sparks of the one and only muriel in rome 1971


CLICK still above to watch interview

New Directions, one of the -if not the- only unashamed publishers of books left, send out a newsletter which currently flags up their edition of Not To Disturb [1971] and a forthcoming Curriculum Vitae [1992] and links to Maud Newton’s blog which itself links to this gorgeous interview with a profanely regal Muriel in that palatial apartment in Rome [cf Martin Stannard’s recent biography]. It’s a very nice way to spend 29 minutes and 44 seconds…

CV is one of my favourite of her books, one of my favourite books altogether [republished in 2009 by Carcanet here]. I remember being stunned by its clarity of recall of an early life in Edinburgh. It’s all there, down to the wood of the chairs in each classroom kind of detail, an all-present narrative prose that contrasts almost completely with my own inevitably elliptical memory and what -to risk baying English laughter- I have to call precisely, my equivalent poem [very possibly a bad poem, but I’m being exact rather than qualitative]. Incidentally, claiming Spark is one of the few times that conventional thinking has any appeal to me. If a notion of patrilineage were a substantive approach to life, I’d simply be a Scot -albeit via lengthy colonising detour -which rather underscores it…

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07.09. from holbein to ford madox ford via zizek

In July an essay of mine appeared in Ford Madox Ford and Visual Culture (Mar2018 out of stock), edited by Laura Colombino [Rodopi, Amsterdam/New York]. It’s the 8th volume in a wider series dedicated to Ford, the series editor for which is his critical biographer, Max Saunders.

FMF & VC is a pricey scholarly volume for which an abstract of my contribution was required and included below. It meant revisiting Slavoj Zizek’s phrase “imbecilic contingent intrusions” which I borrowed for a subseries of e.things. ici2 remains a favourite of my own and is archived in my old website, as is its exhibition with Cerith Wyn Evans’ ‘Mobius Strip’ at Robert Prime, London.

Ford wrote his books on London and Holbein in a hurry but I’ve long admired The Soul of London (Mar2018 Also no longer available, this links to archive.org) and valued his Hans Holbein the Younger as much for what it reveals about Ford as about his declared subject. In ‘Fording Holbein’ in FMF & VC, Martin Stannard [whose well-judged, fond and economically rendered biography of Muriel Spark appeared in 09] defends Ford’s Holbein as “a crucial statement about  his conception of history and aesthetics” and “the forge” of ideas later embodied in The Good Soldier and Parade’s End. “The thumbprint of his nascent impressionism and modernism is left in the paint of this portrait of a world both ancient and immediately contemporary.”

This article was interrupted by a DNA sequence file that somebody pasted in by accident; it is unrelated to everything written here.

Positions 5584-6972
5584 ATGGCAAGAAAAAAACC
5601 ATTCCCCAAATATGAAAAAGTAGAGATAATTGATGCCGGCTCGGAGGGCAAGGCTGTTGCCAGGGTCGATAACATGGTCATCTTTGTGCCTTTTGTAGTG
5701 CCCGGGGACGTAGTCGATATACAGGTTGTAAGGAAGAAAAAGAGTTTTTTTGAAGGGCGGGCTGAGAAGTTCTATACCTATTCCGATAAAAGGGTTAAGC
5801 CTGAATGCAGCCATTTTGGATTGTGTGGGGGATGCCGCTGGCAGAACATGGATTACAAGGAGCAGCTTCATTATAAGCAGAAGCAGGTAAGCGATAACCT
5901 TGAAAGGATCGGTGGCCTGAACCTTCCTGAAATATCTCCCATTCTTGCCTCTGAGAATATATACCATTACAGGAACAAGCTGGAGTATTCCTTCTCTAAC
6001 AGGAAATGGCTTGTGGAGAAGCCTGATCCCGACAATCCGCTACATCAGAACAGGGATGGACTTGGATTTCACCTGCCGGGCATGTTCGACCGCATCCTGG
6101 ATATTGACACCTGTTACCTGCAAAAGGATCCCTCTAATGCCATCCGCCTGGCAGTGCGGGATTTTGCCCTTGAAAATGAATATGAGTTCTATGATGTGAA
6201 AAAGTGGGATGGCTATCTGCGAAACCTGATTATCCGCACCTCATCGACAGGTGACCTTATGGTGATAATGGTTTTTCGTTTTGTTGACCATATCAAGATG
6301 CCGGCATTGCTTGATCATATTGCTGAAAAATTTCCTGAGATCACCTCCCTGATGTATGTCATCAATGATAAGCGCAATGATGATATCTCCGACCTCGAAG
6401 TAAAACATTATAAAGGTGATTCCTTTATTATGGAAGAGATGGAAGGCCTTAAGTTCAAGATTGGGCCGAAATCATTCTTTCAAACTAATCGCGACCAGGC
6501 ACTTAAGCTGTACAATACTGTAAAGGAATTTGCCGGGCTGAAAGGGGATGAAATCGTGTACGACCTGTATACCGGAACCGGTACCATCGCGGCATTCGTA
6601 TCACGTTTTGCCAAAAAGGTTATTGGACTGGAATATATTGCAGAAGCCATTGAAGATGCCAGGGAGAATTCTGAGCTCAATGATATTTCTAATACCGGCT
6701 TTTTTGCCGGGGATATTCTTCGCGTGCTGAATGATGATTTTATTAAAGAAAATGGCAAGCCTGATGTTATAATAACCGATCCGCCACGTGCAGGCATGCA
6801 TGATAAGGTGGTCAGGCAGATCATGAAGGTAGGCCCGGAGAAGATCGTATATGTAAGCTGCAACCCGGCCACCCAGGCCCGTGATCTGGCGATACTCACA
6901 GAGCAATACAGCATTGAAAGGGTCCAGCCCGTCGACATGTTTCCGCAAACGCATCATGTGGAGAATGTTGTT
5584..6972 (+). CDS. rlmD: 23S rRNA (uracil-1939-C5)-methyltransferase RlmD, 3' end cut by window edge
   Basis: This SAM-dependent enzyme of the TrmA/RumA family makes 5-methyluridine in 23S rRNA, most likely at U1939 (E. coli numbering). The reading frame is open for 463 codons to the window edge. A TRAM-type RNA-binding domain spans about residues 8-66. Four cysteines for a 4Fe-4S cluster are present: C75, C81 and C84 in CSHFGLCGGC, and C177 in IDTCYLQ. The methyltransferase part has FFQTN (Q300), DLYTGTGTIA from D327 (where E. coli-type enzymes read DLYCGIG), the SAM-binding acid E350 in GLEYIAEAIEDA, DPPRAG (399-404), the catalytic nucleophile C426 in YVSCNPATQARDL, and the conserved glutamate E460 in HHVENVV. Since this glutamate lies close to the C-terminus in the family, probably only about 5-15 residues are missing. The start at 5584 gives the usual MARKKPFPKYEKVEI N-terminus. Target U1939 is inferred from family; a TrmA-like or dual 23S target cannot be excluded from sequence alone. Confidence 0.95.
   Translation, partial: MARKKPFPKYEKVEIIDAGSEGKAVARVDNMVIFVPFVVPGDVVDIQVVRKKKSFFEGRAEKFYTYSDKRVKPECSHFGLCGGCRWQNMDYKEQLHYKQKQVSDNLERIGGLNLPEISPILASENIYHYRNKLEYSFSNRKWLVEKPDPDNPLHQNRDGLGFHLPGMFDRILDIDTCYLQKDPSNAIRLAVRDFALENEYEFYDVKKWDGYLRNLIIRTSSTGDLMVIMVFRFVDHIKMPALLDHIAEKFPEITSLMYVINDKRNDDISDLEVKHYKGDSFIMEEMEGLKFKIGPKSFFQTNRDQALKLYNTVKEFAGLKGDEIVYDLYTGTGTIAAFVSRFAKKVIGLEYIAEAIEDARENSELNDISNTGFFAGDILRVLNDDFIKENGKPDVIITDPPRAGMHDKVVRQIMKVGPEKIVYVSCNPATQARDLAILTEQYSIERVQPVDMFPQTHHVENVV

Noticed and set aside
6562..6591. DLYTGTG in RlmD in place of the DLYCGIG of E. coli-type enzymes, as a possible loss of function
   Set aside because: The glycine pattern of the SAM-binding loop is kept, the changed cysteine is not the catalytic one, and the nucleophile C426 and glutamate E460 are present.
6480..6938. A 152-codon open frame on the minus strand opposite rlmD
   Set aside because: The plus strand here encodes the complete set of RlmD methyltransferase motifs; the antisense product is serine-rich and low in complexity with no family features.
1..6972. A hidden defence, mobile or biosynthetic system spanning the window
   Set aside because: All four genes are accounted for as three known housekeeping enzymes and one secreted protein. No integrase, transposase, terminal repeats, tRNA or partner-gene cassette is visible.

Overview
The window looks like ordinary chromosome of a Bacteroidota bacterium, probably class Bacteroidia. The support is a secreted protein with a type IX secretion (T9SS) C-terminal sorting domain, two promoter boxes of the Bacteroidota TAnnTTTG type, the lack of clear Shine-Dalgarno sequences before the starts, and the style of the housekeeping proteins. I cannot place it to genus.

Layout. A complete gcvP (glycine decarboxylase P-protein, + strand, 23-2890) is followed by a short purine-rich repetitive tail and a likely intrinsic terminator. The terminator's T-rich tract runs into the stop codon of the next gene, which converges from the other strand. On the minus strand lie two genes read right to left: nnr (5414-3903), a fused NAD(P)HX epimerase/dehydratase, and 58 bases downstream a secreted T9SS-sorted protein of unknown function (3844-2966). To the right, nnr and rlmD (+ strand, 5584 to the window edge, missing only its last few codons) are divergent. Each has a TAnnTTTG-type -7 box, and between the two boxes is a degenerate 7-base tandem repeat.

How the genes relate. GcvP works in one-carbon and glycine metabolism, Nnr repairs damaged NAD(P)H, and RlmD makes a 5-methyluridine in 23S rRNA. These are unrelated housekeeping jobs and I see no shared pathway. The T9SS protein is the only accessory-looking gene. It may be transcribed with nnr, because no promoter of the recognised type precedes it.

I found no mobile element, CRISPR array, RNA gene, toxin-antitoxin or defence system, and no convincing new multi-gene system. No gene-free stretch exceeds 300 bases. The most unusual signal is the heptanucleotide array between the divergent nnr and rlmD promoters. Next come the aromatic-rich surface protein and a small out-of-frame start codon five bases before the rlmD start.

ABSTRACT

Skull/Brain Drain Stain [The Ambassadors]

by Guy Mannes-Abbott

Ford identified Holbein as ‘the first painter of modern life’. This essay argues that Holbein’s painting of The Ambassadors exemplifies what Ford meant by such a claim. Holbein’s courtly ‘display’ portrait is a quintessentially Fordian rendering of the human in all its messy actuality, despite Ford’s disclaimers about it. Holbein’s famous painting is now routinely looked at awry, but this essay faces it hard on to explore its peculiarly potent instability. In particular, it focuses on the skull and its associated contents; the brain, stain or spillage, human mess and matter in the foreground of the painting. It’s this vomiting up of the real that Ford finds and celebrates in Holbein – and beyond in the ‘modern life of men and cities’. With reference to Mark Cousin’s notion of the ‘ugly object’ and Slavoj Zizek’s ‘imbecilic contingent intrusions’, the essay suggests that Holbein’s portrait achieves vitality, individuality and distinction through its potential negation: the profaning blob. Holbein’s rendering of abysmal human actuality enacts Ford’s critical Impressionism which, he wrote, exists to ‘render those queer effects of real life’. In the second part of the essay, the effects of life’s contingency are extended to the city of London, images of war and leisure, and situated by what Zizek describes as the ultimate ‘speculative mystery’. Just as Ford celebrates Holbein’s vulgarity for its ‘blood’ and ‘hope’, the essay finds philosophical potency in his pukey mass.